The Certification Board recommends that applicants write a unique job description that describes their work rather than using a company job posting description. In most cases, the company descriptions are too general and do not provide sufficient technical detail from which to make a fair work experience assessment.

The Detailed Current Job Description follows the following outline:

  1. Job Title, Department, Company, Location, Supervisor's Title & Name, Date of Appointment.
  2. Describe the various functions of the job in order of importance.
  3. Indicate the percentage of total time spent on each function.
  4. Specify how you influence or direct the work of others, indicating the numbers and qualifications of people involved.
  5. Describe the manner in which your work is assigned and evaluated.
  6. Describe examples of projects with which you are typically involved and/or relevant information on equipment used, test procedures, etc.

Ensure that each page of your job description and the affidavit on page 2 of the application or reclassification form are signed by your immediate supervisor.

Profiles for Technicians & Technologists

Although Canadians use the terms 'Technician' and 'Technologist' generally to describe many different occupations, Engineering/Applied Science Technicians and Technologists are very distinct individuals. These are the people who, through a high degree of specialized training may use, test, repair, design, analyze and problem solve in a broad range of applied science and engineering areas. They are employed in a vast range of economic sectors, from manufacturing to telecommunications.

Engineering / Applied Science Technician

A technician generally uses a practical approach based on a detailed understanding of the field of technology being practiced. Many of the duties of the technician are similar to that of a technologist and other professionals but typically only in a very selective area of specialization.

While some duties of the technician may be similar to skilled craft or trades persons, these duties would not normally be of a routine nature and would only apply to sophisticated equipment or processes. A technician is bound by a professional code of ethics.

The technician may:

  • examine assignments, objectives and instructions to select procedures and actions for resolving the assigned problem;
  • assist in the design of equipment or systems, assist in the interpretation and preparation or modification of specifications, technical drawings or instructions, prepare estimates and supervise phases of major projects;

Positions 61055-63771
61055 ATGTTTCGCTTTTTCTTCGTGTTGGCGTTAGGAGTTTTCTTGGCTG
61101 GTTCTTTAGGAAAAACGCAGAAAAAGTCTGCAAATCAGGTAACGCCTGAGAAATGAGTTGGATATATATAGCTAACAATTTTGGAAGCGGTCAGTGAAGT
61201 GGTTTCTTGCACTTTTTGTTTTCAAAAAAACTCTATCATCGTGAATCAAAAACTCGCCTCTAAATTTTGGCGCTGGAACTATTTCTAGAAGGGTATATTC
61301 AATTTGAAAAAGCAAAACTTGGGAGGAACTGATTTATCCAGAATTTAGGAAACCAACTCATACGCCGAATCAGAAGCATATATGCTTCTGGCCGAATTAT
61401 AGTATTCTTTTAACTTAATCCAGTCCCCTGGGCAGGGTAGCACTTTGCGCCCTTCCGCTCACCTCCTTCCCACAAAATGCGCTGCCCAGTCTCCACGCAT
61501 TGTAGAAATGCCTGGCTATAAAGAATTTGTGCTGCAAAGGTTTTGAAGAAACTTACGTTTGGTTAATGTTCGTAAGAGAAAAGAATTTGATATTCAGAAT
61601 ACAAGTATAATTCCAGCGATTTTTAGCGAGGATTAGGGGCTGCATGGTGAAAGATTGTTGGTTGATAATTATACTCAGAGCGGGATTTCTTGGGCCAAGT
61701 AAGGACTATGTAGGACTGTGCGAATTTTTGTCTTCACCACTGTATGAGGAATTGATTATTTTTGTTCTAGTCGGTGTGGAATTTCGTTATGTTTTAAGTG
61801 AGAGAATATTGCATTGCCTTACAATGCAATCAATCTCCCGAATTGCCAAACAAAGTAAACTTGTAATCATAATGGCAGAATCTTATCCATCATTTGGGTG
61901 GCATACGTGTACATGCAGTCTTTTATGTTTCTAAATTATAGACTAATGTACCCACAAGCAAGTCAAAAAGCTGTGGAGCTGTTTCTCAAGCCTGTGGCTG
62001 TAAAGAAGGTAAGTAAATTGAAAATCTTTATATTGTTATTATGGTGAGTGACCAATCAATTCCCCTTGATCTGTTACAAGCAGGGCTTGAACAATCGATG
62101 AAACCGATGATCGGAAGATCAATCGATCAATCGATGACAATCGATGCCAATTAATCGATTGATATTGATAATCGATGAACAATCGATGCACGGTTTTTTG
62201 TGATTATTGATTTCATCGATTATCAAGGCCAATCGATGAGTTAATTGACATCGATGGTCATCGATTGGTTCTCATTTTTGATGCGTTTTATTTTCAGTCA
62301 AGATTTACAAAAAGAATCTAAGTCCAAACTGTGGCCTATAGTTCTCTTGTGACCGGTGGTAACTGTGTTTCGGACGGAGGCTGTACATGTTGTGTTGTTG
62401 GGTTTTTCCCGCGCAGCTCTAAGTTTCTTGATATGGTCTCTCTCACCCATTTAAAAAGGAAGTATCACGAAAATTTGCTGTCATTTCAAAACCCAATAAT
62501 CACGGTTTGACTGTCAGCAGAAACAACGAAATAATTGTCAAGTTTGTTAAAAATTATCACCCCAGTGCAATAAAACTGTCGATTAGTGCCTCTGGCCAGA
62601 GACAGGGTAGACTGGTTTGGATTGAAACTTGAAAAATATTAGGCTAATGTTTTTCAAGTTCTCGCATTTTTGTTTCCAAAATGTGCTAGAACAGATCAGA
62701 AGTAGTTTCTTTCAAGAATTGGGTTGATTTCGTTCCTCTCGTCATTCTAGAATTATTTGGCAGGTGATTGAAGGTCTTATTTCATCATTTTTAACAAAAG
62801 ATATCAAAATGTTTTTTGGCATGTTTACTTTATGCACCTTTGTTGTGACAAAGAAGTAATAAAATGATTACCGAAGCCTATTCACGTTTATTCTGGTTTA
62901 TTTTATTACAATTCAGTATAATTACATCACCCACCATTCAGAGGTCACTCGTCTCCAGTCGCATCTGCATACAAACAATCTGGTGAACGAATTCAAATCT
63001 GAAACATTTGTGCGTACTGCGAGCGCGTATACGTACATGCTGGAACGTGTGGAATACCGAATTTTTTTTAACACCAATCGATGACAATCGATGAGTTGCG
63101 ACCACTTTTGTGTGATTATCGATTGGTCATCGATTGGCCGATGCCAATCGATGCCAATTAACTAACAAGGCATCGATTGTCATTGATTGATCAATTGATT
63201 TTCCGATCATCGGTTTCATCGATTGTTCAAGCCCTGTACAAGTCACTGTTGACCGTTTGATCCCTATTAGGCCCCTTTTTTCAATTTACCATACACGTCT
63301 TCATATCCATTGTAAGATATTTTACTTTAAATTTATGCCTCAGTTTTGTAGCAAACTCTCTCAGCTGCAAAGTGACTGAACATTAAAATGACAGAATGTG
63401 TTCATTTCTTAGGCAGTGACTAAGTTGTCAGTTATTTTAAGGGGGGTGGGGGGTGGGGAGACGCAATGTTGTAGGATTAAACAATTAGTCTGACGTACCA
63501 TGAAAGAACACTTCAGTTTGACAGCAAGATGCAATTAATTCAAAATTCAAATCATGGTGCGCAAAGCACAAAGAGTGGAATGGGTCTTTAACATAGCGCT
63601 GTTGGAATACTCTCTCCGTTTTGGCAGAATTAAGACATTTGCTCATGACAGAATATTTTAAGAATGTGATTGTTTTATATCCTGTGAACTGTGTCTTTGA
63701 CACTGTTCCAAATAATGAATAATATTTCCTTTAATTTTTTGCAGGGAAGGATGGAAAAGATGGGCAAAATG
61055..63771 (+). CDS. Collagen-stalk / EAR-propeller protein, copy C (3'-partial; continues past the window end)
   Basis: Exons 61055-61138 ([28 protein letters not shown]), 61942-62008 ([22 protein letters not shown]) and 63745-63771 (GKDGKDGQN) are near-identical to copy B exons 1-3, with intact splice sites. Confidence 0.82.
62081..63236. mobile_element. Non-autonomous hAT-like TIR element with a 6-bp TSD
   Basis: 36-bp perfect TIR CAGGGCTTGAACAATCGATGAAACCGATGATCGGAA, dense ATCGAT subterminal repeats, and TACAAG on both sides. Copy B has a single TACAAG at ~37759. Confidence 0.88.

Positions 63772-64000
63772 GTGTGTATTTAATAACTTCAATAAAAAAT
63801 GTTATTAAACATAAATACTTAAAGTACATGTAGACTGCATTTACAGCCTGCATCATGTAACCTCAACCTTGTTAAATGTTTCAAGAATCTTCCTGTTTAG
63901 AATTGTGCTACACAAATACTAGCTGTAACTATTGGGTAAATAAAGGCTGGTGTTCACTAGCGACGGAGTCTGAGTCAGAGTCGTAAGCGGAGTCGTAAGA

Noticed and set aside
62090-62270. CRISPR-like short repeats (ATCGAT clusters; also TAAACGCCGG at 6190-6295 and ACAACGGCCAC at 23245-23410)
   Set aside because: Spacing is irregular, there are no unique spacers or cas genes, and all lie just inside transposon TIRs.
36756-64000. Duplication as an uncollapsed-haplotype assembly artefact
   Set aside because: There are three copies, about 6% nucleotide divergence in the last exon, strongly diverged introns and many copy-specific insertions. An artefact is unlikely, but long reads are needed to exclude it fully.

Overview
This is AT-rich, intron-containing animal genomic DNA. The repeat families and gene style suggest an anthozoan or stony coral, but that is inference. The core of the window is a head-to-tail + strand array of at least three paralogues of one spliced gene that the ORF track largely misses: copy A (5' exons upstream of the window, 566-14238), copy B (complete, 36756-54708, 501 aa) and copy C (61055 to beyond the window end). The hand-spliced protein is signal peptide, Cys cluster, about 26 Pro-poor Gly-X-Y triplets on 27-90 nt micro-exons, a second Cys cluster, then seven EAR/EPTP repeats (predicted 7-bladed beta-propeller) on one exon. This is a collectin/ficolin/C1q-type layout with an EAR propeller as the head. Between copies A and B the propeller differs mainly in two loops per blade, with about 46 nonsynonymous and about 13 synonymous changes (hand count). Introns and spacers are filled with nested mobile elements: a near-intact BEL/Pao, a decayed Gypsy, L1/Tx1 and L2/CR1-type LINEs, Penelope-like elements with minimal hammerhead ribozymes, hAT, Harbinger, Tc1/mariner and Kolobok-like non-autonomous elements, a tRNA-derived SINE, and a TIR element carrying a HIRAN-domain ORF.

• conduct tests, build prototypes or models, operate pilot plants, trouble-shoot equipment, resolve production or construction problems, compile data and reports;
  • supervise phases of construction projects, inspect construction projects, conduct tests, surveys or prepare estimates for construction activities;
  • install, calibrate, maintain, trouble-shoot, repair or supervise the repair and installation of equipment processes or products;
  • provide support for operations activities including supervision of operations or operation-related activities such as quality assurance, production control and maintenance;
  • provide support in laboratory environments by conducting experiments, conducting tests or servicing complex equipment in support of research and development, quality control or academic activities;
  • supervise, train, and coordinate the activities of others.

Engineering / Applied Science Technologist

A technologist approaches the solution of problems in applied science and engineering technology with a comprehensive understanding of a specific field of technology. A technologist is bound by a professional code of ethics.

The technologist may:

  • evaluate assignments, establishes objectives, defines problems, and decides upon procedures and actions for their accomplishment or resolution;
  • design equipment, processes or systems, interpret and prepare specifications, technical drawings or instructions, prepare estimates and manage projects;
  • specify tests, conduct non-routine tests, develop prototypes, operate (larger) pilot plants, troubleshoot complex equipment, resolve production or construction difficulties, compile experimental data and prepare reports;
  • supervise, train, coordinate, and assume administrative responsibility for the work of others;
  • participate in short and long range planning; and
  • carry out studies, make calculations, prepare or develop programs, provide instructions and implement projects.
The detailed CCTT approved profiles for Technician and Technologist can be found at Profiles for Technicians and Technologists or A comparative chart between Technicians and Technologists.